UNITED STATES DISTRICT COURT, SOUTHERN DISTRICT OF NEW YORK
April 30, 1981
Agnes REICH, Plaintiff,
The NEW YORK HOSPITAL, Defendant
The opinion of the court was delivered by: SOFAER
OPINION AND ORDER
The defendant, New York Hospital has moved for an order dismissing this action, or for summary judgment against the plaintiff, Agnes Reich, on the grounds that: 1) plaintiff failed to file a timely charge with the Secretary of Labor pursuant to the Age Discrimination in Employment Act ("ADEA"), 29 U.S.C. §§ 621-634;
2) plaintiff failed to allege in her complaint the necessary requisites of a suit under the ADEA; 3) there is no genuine issue of material fact to be tried with respect to defendant's articulated, legitimate, non-discriminatory reason for terminating plaintiff's employment; and 4) plaintiff's pendant cause of action fails to state a claim upon which relief may be granted.
The complaint charges the defendant with employment discrimination based on its dismissal of plaintiff from the position of X-ray technician in July 1978, and its refusal to reinstate her in January 1979. The first count alleges a violation of the ADEA in that the defendant's actions were based on plaintiff's age. The second count alleges a violation of the New York State Human Rights Law, N.Y.Exec.Law § 296(1) (McKinney). Plaintiff's deposition, affidavits by the plaintiff and defendant, and defendant's answers to plaintiff's interrogatories establish the following undisputed facts.
Agnes Reich began working at the New York Hospital as a secretary in 1944, when she was sixteen years old. She completed a hospital training program in radiology in 1949, and subsequently worked for the hospital as an X-ray technician. From 1960 until she left in 1978, Ms. Reich received annual salary increases. She ran the hospital's Vincent Astor Diagnostic Service, X-ray Division, for ten years; worked for several years in two different general areas; and starting in 1970 staffed the Fracture Service Division, known as "K-7" or "Whitney 7". Her work there included mammography studies in addition to regular follow-up of clinic fracture patients, post-surgical hip outpatients, and fracture patients from the emergency room. (Reich Dep. 27-40, D.Ex. 9)
In 1974, a patient named Stella Marlow formally complained that Ms. Reich had verbally and physically abused her. Ms. Reich was notified of the complaint by her supervisor, Mr. Skuchko, and responded to it with a letter apparently stating that the hospital equipment required that the patient lie on her sutures in order to be X-rayed.
(Reich Aff. P 7, Reich Dep. 42-43, Skuchko Aff. § 9 & Ex. B) Mr. Skuchko states that, in the following years, he cautioned Ms. Reich "on several occasions" to be careful in her handling of patients. Ms. Reich denies these warnings, and responds that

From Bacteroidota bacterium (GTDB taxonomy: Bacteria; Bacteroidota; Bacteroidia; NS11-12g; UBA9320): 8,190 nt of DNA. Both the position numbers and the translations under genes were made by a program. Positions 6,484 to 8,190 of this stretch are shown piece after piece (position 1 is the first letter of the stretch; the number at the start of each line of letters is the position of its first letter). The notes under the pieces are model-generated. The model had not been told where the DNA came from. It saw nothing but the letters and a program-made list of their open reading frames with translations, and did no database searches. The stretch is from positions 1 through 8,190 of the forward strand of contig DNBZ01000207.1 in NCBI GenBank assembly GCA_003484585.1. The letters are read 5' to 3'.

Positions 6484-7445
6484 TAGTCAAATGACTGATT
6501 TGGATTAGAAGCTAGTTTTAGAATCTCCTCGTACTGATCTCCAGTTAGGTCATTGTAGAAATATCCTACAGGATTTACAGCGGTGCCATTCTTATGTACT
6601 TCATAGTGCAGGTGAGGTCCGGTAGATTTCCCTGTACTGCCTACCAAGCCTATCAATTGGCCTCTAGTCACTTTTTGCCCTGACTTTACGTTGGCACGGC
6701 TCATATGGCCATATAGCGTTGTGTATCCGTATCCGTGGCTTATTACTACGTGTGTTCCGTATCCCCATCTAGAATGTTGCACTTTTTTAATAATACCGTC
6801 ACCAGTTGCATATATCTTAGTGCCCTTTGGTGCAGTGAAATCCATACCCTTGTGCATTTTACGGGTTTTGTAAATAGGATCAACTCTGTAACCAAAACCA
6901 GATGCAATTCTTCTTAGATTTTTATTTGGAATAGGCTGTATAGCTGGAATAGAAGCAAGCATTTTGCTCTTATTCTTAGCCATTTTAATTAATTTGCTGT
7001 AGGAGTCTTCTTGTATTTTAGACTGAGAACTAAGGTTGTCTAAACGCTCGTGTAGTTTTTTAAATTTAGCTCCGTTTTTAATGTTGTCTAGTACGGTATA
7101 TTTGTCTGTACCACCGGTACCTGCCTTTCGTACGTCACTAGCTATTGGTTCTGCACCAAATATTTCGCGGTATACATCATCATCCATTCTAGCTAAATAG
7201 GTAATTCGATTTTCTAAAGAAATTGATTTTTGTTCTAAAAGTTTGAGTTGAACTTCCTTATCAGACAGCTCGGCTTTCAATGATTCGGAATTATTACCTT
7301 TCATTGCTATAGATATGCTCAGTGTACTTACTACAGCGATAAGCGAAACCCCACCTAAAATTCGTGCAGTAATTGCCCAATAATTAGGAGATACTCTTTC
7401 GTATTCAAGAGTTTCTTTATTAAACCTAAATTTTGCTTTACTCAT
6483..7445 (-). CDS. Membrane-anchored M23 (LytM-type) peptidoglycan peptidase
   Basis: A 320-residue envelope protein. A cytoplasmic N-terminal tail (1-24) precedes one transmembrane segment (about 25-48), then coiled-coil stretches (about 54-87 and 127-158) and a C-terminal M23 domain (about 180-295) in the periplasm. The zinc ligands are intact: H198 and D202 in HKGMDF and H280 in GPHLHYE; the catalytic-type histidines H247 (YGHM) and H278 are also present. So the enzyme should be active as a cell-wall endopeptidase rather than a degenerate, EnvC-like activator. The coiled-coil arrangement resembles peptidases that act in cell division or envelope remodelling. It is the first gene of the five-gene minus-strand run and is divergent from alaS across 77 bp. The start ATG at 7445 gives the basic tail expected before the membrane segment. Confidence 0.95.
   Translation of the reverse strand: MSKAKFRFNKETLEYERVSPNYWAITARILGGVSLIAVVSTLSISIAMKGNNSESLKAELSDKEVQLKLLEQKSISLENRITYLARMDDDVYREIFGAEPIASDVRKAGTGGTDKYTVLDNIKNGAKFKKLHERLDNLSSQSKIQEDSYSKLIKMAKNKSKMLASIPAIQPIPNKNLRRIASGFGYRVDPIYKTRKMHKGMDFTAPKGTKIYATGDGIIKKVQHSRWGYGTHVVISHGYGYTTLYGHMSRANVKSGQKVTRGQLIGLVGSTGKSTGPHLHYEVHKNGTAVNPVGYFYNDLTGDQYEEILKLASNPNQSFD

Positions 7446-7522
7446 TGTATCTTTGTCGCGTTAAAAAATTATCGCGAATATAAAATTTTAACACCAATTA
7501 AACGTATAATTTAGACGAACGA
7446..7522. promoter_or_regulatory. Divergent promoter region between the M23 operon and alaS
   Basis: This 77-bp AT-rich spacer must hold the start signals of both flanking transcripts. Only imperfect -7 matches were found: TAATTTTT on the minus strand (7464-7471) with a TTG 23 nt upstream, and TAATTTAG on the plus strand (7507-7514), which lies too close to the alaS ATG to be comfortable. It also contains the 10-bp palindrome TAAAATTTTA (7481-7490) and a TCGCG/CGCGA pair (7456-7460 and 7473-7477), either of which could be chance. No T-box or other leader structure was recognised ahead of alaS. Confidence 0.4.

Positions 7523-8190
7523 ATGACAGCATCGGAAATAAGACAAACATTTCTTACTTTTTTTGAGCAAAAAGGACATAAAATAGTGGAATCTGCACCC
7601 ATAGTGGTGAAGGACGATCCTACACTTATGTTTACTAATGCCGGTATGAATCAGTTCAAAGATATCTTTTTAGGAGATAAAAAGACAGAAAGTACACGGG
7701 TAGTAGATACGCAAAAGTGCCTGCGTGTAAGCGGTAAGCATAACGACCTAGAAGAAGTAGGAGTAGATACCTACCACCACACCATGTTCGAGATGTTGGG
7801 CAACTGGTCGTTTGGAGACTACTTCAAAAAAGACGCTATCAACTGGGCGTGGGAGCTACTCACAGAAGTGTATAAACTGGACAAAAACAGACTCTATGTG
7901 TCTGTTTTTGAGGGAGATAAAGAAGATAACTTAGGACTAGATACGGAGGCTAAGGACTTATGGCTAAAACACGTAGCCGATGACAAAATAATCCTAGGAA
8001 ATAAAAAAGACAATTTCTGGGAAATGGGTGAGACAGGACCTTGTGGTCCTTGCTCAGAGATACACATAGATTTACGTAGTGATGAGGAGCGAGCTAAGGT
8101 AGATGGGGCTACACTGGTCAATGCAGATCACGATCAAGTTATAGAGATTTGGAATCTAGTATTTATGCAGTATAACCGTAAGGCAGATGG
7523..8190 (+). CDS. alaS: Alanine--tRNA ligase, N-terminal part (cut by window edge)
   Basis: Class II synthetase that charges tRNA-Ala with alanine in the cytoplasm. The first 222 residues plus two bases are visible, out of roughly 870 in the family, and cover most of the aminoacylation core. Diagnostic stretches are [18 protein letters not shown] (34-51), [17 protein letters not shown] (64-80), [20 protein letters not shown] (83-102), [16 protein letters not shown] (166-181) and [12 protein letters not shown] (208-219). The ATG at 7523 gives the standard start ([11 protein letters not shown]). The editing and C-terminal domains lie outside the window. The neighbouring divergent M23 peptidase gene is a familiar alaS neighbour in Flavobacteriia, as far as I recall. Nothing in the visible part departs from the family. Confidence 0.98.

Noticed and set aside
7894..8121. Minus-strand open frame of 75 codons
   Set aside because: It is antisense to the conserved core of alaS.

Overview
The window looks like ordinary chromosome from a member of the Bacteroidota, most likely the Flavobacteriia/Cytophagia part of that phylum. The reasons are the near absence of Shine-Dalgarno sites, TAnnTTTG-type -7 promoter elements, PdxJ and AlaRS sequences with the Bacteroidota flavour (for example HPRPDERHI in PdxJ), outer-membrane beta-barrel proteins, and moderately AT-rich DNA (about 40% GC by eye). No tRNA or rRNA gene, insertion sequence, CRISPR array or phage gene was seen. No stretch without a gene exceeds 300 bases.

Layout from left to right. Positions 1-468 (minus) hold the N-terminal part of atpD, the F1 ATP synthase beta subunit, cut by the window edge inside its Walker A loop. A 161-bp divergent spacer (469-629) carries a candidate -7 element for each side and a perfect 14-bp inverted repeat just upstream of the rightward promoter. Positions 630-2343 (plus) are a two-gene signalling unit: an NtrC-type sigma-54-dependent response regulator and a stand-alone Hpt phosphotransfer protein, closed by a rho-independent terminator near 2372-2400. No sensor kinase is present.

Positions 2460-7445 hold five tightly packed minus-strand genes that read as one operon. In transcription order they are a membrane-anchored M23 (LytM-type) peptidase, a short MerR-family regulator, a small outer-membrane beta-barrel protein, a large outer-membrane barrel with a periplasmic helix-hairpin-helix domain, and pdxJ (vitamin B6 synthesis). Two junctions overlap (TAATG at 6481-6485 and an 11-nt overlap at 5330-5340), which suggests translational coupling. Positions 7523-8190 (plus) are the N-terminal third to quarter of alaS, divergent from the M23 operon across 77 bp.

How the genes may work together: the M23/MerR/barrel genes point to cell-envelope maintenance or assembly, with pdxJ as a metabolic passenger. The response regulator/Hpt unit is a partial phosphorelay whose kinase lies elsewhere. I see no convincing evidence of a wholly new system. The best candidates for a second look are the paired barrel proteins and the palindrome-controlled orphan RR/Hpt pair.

"my work load was twice that of the other X-ray technicians in Whitney 7; I worked that service alone, without supervision, with post-operative patients who were always in great pain. I tried to be as gentle as possible while still doing my job...."
(Reich Aff. § 11)
She also states:
(t)he fracture division grew so much that they had to get ... mammography out of that area. The two couldn't be done and the fracture division ... got so congested that there was ... just double the amount of patients that was normally ... you could handle in fact tripled, I guess it was much more than could be handled the only help I had was always a student with me....
(Reich Dep. 44-45)
In May 1977, Ms. Reich's "Performance Appraisal" for the year rated her "above standard," and described her as a "good technician." In the category "quantity of work," she received the highest of five possible ratings "(consistently) turns out more than demands of the job" and her evaluator added that she "keeps up well with heavy work load in K-7 Fracture area." For "work management," her rating was "less than normal supervision required to keep pace with work flow ...," and the evaluator added "very little supervision in this area." For "extradepartmental relationships," however, she was rated as "overshy or overbearing in dealing with people. Manner and language imply lack of interest or sensitivity." Her evaluator added: "perhaps it is the demands of the area but Miss Reich must show more consideration for patients than she has been." (Skuchko Ex. A)
Mr. Skuchko also claims that in October 1977, the physician in charge of the hospital's Fracture Service asked Mr. Skuchko to transfer Ms. Reich because of her abusive conduct toward patients. Mr. Skuchko claims that he could not transfer her because "all other departments refused to accept her because she treated patients badly." Ms. Reich denies this allegation. Indisputably, however, during October and November 1977, the hospital received three complaints from patients about Ms. Reich. A patient named Mulligan stated that Ms. Reich had been rude. Ms. Betty Shain complained that Ms. Reich verbally abused her, and treated her roughly, bruising her left elbow. Ms. Kathleen Cherry complained that Ms. Reich had treated her rudely and disrespectfully. The complaints are summarized in a report from the patient services administrator to Mr. Skuchko, the manager of radiology.
(Skuchko Aff. PP 12-13 & Ex. C, D)
Consequently, at the request of the head of the Fracture Service, Ms. Reich was transferred out of that department to another floor. She worked there, as an X-ray technician, for one week, and then submitted her resignation. At that point, Mr. Skuchko decided to allow her one more opportunity to continue working in the Fracture Service. He issued her a formal written warning, pursuant to hospital personnel policies,